LOS ANGELES -- Montana law-makers concluded a special session Saturday by approving revenue-raising measures and spending cuts to close a $100 million budget shortfall, paving the way for a state note sale in September.

Gov. Stan Stephens called the special session, which began July 6, to address the gap in Montana's fiscal 1992-93 biennial budget. Lower than expected income tax revenue, combined with investment earnings sapped by low interest rates, helped generate the shortfall.

State lawmakers closed part of the gap by passing various revenue measures for the current fiscal year, Bob Marks, director of Montana's Department of Administration, said yesterday. The largest measure, a 7% surtax on almost all taxes except property levies, will produce about $28 million, Mr. Marks said.

Other revenue measures include imposition of a nonresident income tax and adjustments in state school equalization payments, he said.

Lawmakers also approved spending cuts totaling about $15 million, Mr. Marks added.

The adjustments helped Montana cover a cash deficit of slightly more than $100 million expected by June 30, 1993. To end with a positive cash position, lawmakers also elected to push half of a school equalization payment that is due in June 1993 into July 1993.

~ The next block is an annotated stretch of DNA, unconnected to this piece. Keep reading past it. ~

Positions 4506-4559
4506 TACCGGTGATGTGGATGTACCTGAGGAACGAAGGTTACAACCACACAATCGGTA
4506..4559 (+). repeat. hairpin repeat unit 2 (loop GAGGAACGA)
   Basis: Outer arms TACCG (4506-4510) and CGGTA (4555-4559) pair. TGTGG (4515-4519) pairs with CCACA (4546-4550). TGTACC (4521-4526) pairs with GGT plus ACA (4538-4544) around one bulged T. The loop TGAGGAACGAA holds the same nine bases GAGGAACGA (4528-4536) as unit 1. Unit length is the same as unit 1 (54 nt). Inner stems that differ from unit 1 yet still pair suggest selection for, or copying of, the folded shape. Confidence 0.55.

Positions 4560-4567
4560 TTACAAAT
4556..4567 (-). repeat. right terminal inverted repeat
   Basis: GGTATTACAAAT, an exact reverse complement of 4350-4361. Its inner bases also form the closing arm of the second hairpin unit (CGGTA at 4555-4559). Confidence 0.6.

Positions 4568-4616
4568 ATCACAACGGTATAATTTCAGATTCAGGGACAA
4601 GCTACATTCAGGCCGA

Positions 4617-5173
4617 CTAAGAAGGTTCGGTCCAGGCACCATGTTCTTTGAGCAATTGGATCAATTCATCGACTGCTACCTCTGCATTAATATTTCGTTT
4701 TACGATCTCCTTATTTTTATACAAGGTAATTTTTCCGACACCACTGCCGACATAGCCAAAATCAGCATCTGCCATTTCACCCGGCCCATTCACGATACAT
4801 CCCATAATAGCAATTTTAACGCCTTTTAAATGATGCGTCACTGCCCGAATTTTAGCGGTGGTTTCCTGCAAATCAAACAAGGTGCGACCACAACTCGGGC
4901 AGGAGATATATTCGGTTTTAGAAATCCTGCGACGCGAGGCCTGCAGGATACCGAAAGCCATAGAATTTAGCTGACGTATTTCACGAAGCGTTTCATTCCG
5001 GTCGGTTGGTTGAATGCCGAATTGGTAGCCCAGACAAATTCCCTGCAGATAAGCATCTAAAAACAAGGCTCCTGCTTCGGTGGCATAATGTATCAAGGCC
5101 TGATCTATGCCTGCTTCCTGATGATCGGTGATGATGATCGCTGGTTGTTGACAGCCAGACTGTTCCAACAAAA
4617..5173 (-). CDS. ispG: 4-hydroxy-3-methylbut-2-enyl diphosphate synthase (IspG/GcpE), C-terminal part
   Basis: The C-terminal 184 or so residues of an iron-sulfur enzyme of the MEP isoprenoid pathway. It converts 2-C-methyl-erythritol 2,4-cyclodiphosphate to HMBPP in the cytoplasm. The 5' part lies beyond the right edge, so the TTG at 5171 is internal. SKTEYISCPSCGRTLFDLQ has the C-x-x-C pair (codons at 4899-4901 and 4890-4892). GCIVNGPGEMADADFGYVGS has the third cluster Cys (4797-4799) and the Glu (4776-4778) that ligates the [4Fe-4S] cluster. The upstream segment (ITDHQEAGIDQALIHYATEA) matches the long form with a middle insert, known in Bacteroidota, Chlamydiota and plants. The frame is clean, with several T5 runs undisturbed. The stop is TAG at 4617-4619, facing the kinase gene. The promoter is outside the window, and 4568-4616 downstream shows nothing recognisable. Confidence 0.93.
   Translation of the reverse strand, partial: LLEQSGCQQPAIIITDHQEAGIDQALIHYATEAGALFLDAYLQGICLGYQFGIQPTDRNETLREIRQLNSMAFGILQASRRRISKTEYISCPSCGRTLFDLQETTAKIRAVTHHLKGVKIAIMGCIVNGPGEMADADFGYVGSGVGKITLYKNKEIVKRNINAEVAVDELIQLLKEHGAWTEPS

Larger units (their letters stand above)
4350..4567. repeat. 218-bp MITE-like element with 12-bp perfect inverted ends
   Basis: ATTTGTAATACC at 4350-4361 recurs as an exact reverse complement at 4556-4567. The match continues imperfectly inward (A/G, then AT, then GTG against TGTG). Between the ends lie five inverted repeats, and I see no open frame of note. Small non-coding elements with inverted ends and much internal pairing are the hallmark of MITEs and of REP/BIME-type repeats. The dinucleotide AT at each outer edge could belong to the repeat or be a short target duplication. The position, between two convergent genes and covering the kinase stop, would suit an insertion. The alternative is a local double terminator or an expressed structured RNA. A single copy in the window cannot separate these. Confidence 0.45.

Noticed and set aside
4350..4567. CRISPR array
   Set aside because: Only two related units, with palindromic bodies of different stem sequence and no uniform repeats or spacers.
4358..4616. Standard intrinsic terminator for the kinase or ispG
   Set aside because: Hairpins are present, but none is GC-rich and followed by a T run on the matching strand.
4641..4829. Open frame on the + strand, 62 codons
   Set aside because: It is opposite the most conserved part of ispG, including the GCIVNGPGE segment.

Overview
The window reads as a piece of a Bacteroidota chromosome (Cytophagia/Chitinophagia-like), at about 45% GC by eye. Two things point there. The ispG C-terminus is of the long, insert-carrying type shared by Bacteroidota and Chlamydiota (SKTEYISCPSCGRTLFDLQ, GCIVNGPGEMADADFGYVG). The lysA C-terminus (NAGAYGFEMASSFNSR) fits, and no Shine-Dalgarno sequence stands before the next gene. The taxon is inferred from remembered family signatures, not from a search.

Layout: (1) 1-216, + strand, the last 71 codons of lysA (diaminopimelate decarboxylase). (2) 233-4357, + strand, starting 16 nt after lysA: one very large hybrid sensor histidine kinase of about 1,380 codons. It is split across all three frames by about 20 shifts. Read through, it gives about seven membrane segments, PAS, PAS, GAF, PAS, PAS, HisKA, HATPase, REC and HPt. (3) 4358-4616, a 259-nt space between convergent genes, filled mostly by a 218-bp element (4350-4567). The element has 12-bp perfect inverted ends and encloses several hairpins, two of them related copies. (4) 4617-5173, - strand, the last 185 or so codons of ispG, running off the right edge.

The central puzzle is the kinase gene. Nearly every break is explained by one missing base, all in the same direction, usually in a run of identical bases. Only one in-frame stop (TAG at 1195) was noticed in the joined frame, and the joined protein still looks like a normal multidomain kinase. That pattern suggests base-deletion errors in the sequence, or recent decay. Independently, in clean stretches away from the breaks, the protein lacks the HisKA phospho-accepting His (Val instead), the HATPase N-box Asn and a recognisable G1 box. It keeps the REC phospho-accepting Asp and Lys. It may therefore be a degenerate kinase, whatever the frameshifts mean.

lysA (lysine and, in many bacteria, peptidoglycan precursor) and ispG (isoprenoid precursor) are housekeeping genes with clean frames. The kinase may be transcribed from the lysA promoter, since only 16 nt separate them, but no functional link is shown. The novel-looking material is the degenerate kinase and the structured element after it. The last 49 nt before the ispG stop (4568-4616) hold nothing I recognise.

Since that change defers $38 million into the next biennium, and most of the revenue and spending adjustments are not permanent changes, Montana lawmakers could face a tight budget again when they prepare the 1993-95 biennial budget next year.

Montana officials initially planned a tax and revenue anticipation note sale earlier this month, but delayed the issue to await the results of the special session.

Mr. Marks said he expects Montana to sell the notes in September. He said the sale will likely range from $125 million to $130 million, subject to final cash-flow estimates.

Mr. Marks added that Montana is considering an alternative to selling the notes in the public market. Lawmakers directed state finance officials to study handling the sale internally by selling all or part of the notes directly to the Montana Board of Investments.

"It's an option," Mr. Marks said, adding that the decision on how to place the notes will be made soon.

In other action arising out of the special session, Mr. Marks noted that lawmakers approved restoring the power of the governor to reduce the state budget by certain percentages in the event of shortfalls.

A state judge ruled last year that Gov. Stephens acted unconstitutionally when he used a state law to order spending cuts in fiscal 1992. That decision prompted lawmakers in the special session to mull a new bill designed to satisfy the judge's concerns.

Mr. Marks said the governor probably will be unhappy with aspects of the recently approved bill because it contained amendments that impose restrictions on his budget-cutting flexibility. Nevertheless, Mr. Marks said those concerns probably will not be serious enough to lead to a veto of the legislation.

Investors should look favorably on the bill, Mr. Marks said, because it allows the state to respond promptly to unexpected budget deficits.

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